I don't know why I felt so sad. I'm used to attention in public from behaviour and fine with it really. I don't know.

MrsSam Fri 28-Oct-16 09:33:05

Just because you are used to it doesn't mean every thing is ok and life is a breeze. It's ok to feel sad and it's ok to have an off day or even an off week/month/year! I always find things harder to cope with when I am ill, as I am sure everyone else does too. DS3 used to have a melt down every time I dropped him to nursery school, he was 3 years old, was there for two years before moving to reception and he did it every morning without fail! When I was feeling ok it was fine and I peeled him off my leg, handed him over kicking and screaming and tried not to look when I rounded the corner and he was banging the window like a mad man. When I was feeling off I wanted the ground to open up and swallow me and felt every other parent was watching me fail at being a mum because my child was biting me and scramming me whilst their was just waving goodbye and I would go home and sob!

Don't be hard on yourself, concentrate on getting better and hopefully you will feel stronger too.

Stradbroke Fri 28-Oct-16 12:02:43

You have my sympathy. My DD is older than yours (nearly 8) but I have found this half term very hard. I have an older DS who is 10. I find the holidays very isolating and limiting in what we can do as DD is quite physically unable and finds places overwhelming.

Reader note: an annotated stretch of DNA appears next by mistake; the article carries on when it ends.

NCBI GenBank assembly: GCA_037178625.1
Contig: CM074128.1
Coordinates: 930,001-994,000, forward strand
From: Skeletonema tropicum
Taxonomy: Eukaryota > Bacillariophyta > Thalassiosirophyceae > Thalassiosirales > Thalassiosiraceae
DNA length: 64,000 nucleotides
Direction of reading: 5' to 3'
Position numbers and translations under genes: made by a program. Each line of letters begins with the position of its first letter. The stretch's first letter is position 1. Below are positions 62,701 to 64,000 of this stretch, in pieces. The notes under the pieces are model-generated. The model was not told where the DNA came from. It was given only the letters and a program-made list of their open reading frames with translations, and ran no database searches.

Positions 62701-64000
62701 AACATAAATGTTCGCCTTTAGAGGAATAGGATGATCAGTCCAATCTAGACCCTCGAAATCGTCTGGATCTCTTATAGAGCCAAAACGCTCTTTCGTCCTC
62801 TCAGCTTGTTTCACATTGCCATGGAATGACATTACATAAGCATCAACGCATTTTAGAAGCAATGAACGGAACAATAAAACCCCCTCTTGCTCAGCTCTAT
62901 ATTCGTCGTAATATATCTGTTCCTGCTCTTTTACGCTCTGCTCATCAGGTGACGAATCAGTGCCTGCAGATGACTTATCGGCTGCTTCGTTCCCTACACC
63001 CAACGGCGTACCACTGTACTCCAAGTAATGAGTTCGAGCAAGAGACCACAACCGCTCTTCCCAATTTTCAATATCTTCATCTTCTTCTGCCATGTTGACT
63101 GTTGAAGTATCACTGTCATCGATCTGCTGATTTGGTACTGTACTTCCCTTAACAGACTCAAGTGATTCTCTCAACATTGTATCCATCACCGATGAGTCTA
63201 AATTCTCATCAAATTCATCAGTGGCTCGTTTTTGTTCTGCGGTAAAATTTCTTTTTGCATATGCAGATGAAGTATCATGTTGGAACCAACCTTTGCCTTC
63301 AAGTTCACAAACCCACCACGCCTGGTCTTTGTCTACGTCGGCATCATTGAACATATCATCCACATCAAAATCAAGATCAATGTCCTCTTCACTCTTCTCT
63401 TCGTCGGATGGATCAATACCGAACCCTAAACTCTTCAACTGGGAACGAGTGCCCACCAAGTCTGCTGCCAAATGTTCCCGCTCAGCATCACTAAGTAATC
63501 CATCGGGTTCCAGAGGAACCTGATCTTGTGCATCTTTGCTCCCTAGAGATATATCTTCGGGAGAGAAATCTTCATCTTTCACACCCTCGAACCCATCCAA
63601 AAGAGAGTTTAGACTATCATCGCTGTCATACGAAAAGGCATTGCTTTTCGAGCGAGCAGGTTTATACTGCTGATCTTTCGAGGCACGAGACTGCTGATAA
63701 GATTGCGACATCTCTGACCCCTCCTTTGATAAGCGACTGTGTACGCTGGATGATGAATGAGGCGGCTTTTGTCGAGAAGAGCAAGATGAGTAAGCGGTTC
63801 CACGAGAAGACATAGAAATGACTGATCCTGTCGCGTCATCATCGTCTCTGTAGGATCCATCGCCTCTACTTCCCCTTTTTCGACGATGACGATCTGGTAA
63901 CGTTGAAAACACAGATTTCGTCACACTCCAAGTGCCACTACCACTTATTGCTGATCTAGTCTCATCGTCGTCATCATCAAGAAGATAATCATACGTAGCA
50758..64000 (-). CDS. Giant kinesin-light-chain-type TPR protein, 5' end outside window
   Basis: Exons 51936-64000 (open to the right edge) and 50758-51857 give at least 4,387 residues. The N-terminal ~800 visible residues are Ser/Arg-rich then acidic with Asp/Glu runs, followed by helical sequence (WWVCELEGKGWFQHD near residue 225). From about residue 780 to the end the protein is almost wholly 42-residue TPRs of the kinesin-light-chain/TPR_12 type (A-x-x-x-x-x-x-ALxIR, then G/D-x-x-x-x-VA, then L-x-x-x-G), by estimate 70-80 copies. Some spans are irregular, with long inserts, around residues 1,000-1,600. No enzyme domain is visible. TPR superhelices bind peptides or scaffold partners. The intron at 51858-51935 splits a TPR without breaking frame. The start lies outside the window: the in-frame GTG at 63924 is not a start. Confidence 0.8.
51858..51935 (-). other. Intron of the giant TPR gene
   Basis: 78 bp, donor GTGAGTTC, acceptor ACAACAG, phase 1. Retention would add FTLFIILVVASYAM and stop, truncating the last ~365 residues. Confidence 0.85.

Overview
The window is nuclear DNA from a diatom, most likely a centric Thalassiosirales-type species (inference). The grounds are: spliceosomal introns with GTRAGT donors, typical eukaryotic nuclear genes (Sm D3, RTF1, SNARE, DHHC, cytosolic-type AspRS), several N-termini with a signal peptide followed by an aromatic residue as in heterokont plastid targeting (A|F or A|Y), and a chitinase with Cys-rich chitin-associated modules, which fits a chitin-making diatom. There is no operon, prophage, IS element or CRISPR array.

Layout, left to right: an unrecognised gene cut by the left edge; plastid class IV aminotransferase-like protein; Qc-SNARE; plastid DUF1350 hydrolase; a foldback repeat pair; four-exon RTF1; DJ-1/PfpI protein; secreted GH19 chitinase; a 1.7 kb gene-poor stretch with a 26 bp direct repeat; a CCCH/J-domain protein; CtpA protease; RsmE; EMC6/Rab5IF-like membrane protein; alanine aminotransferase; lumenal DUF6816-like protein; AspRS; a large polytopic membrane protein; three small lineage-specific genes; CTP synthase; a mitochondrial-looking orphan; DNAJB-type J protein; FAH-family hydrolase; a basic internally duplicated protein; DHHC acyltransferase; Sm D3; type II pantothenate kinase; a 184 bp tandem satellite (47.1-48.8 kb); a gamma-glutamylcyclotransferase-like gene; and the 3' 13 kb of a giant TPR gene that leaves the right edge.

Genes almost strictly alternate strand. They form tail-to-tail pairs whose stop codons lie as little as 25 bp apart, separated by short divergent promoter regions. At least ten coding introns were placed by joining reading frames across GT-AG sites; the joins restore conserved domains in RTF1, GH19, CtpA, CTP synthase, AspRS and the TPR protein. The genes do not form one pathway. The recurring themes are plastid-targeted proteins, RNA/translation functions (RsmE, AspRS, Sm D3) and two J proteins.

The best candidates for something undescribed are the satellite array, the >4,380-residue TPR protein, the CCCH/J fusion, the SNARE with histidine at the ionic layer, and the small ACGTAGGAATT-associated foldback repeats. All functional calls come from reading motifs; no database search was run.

We did go to a trampolining park (where I followed her around and shielded her and the other children from each other) and we went swimming and have been out to the park etc, but it is exhausting. No meeting up with friends, it is hard.

Also when we were out DD was being very screechy and a little boy asked his mum if she was autistic. First time really that has happened and it made me realise how different he is and that others will see this more and more.

I guess holidays just make me see what other families get up to (museums and lots of activities) and I realise that isn't open to us as a family and not open to DS as DD cannot access it.

These holidays have made me realise that I need to get some care in place for DD so that DS doesn't miss out on things.

However hard I try I cannot shake the recurring feeling that I wish this wasn't how it is. sad

flapjackfairy Sat 29-Oct-16 17:53:21

My oldest son now an adult has aspergers. I remember this feeling so well!
For me when we were at home his behaviour was normal to us and some days i thought i was going mad because i couldnt decide whether there was a problem or not and other times i felt it was obvious he was badly affected. It really messed with my head!
All i can advise is allow yourself to feel the sadness. It is a grieving process when you realise this is going to impact your child on an ongoing basis and you cant do anything to change that.
Acceptance came eventually for me and i learnt to accept what i couldnt change.
We worked hard to help him as much as possible and we love him for who he is (as most parents do i am sure). But even now sometimes i feel a bit sad at the thought that he cannot do what other young men his age can.

Msqueen33 Sat 29-Oct-16 18:15:33

I find seeing other kids so hard. We are away and took our youngest DC who also has autism and took her buggy and as we passed a teenager loudly said about how he didn't think they allowed buggies. I should have turned round and loudly said two of ours have autism and youngest does need it.

Some days are really hard and I've found its chipped away at my soul.